After being lent one helping hand, members of a Bulloch County family are extending all of theirs to support a local organization.
When Robert and Lynn McIntosh receive a warm smile or humble “thank you” from a man or woman leaving the Statesboro Food Bank, groceries in hand, they get it.
The McIntoshes, who spend regular hours volunteering at the local nonprofit, understand the gratitude, the need — they know, because they have stood on the other side.
“(The Statesboro Food Bank) has been there for us,” Robert McIntosh said. “Hopefully we never need it again, but we know that if we do, they would be here for us — just like they are here for everyone who ever needs them.”
“We just try to pay it forward,” said Lynn McIntosh.
Last year, the Brooklet couple found themselves in a situation they never saw coming.
Robert and Lynn had, for some time, taken in children who were at odds with their families, giving them food to eat and a place to sleep.
“We are able to bring them into our house, talk with them and try to help work things out between them and their families,” Robert McIntosh said. “We also help them get diplomas if they need them, and get prepared for college.”
The full house, while not easy to support, had never been too costly — until an accident.
“I had a bad car crash that left me one vertebra away from being paralyzed, which required surgery,” Lynn McIntosh said. “During that time period, things got a little rough around the house financially. We also had extra kids in the house at the time, and needed a little extra help.
“I went to (the Division of Family and Children Services) to file for food stamps, but they said it would take quite a while,” she said. “But they gave me an emergency food voucher and told me about Mr. Joe Bill Brannon and the Statesboro Food Bank.”
Soon, the McIntoshes were able to take home the food needed to feed their family.
They bounced back, and within two weeks, the group was back at the Food Bank — this time, to volunteer.
“It is a great feeling knowing that someone has helped you, but it feels even better when you can help someone back. It is a warm feeling,” Robert McIntosh said. “We get a lot of satisfaction out of helping.”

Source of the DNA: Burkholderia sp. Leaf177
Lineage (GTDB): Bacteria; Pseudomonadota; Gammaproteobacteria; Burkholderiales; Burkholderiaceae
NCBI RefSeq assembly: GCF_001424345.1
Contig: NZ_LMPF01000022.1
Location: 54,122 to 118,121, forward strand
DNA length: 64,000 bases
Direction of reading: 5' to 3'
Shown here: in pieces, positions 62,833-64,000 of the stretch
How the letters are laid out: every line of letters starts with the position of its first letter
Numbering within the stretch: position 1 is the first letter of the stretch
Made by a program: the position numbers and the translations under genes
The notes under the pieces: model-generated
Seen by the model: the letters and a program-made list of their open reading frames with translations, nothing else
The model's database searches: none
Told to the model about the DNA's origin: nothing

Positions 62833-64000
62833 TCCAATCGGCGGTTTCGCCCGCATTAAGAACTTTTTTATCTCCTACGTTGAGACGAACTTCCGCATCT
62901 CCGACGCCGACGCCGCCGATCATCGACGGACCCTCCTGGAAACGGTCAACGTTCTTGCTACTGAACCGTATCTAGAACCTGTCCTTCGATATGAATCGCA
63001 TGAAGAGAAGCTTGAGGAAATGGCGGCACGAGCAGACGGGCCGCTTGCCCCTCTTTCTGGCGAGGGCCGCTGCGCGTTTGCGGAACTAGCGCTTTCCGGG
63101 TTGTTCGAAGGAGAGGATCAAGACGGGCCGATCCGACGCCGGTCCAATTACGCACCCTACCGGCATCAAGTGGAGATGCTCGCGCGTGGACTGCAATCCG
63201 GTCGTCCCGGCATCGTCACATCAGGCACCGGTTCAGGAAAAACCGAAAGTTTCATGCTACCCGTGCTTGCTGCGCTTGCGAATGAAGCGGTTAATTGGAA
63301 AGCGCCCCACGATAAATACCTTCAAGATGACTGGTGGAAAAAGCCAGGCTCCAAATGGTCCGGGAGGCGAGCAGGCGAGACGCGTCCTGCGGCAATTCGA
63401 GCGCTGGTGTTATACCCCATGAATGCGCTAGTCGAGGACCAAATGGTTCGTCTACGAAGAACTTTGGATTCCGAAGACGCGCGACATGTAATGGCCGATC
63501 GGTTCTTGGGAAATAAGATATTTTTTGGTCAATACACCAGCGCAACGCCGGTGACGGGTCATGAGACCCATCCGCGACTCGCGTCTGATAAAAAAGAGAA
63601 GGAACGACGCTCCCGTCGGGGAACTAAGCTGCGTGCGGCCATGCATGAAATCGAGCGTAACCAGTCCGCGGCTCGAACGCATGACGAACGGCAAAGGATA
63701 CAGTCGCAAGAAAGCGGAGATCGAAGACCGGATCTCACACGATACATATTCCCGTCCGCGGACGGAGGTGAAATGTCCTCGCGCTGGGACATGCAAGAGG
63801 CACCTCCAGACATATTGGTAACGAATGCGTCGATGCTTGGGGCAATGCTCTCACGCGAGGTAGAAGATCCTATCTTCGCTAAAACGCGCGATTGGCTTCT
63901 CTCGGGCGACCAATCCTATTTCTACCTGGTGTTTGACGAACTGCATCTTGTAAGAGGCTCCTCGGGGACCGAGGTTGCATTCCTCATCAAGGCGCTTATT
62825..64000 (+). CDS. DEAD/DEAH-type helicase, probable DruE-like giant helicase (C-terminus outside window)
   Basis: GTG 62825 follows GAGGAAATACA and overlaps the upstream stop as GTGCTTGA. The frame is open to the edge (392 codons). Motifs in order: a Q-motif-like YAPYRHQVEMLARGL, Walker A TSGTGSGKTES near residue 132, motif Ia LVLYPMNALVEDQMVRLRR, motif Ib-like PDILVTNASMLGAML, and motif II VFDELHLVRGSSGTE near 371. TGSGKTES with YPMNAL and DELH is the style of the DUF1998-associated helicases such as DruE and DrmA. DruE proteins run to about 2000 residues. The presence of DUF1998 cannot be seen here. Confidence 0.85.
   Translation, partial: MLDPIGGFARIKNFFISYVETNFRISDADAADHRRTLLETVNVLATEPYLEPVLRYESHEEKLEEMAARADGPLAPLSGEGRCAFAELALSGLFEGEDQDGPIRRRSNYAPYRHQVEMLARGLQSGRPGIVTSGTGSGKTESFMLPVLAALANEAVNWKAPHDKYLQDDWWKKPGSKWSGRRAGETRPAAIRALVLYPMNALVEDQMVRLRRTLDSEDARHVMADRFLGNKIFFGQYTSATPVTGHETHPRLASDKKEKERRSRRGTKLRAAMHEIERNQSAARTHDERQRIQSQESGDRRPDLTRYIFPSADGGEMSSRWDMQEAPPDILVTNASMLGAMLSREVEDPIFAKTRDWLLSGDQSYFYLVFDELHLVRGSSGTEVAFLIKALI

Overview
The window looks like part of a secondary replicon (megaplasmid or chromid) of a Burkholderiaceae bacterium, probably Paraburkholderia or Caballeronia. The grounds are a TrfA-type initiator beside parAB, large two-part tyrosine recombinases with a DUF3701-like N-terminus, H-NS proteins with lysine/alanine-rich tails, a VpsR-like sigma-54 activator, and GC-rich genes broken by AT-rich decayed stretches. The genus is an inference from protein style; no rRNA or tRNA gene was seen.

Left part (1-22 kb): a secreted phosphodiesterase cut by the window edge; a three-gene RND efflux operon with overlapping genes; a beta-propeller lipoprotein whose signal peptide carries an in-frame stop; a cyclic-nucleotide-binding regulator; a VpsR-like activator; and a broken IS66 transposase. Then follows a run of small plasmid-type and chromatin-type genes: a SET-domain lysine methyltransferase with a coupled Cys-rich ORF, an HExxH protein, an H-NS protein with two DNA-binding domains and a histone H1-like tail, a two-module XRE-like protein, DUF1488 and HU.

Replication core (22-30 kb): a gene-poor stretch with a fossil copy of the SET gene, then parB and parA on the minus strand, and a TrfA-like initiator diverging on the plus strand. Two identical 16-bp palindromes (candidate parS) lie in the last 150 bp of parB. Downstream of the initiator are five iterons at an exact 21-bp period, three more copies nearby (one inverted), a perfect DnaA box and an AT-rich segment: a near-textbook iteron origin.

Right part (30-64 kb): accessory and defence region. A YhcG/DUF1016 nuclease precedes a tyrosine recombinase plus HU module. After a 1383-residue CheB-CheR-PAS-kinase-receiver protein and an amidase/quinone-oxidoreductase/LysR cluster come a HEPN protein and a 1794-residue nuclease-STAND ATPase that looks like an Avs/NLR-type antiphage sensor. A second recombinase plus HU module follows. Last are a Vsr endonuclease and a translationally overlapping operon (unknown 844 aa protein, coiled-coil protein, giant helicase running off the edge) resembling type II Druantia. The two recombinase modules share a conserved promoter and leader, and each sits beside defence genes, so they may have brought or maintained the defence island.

Since taking home provisions about one year ago, the McIntoshes have become some of the Food Banks most dependable, trusted and willing volunteers, said Joe Bill Brannon, the director of the Statesboro Food Bank.
“Anytime that we have something going on, they are there for us,” Brannon said. “All I have to do is call; if they are anywhere near, and free, they are here.”
Robert and Lynn have participated at the bank and in the community to both gather and dispense food.
Even their daughter, Carroll; son, Marshall; and nephew, Miles, have gotten in on the action.
“It is satisfying to help someone who is in a situation like we were,” said Carroll Cox, the McIntoshes’ adopted daughter. “To see people’s smiles makes it wonderful — you realize that you’ve opened another door for them.”
A case like the McIntoshes’ is not unusual, according to Brannon. He said many of the people assisted by the Food Bank, despite popular public opinion, are not homeless or unemployed.
“Most people think about the Food Bank and assume we are feeding a bunch of deadbeats. That is not true,” Brannon said. “The average person that comes here comes just a few times; and they are all good, hard-working people who care about other people.
“The people that come in here are people like Lynn and Robert. They’re not the homeless living under a bridge,” he continued. “I would say that at least of one-third of people we help are people no one would ever expect us to serve. The other two-thirds are mostly folks who are working — for minimum wage — and have had their hours cut down from 40 to 30 for fewer hours.”
The Statesboro Food Bank serves hundreds of people of all ages every year through monthly food provisions and special giveaways.
The organization survives on donations from local organizations and individuals.
“We have two missions. One is to feed the hungry. The other is to be good stewards to the people donating food and money to us,” Brannon said. “Once people in Bulloch County realize who it is we’re truly serving, they are always willing and excited to help out.”
A major portion of the Food Bank’s funds is contributed by the United Way.
United Way of Southeast Georgia is currently conducting its 2012-13 fundraising campaign, which kicked off in September.
“That is the cash that pays the electric bill,” Brannon said. “We can have volunteers and food, but wouldn’t survive without the United Way.”
Jeff Harrison may be reached at (912) 489-9454.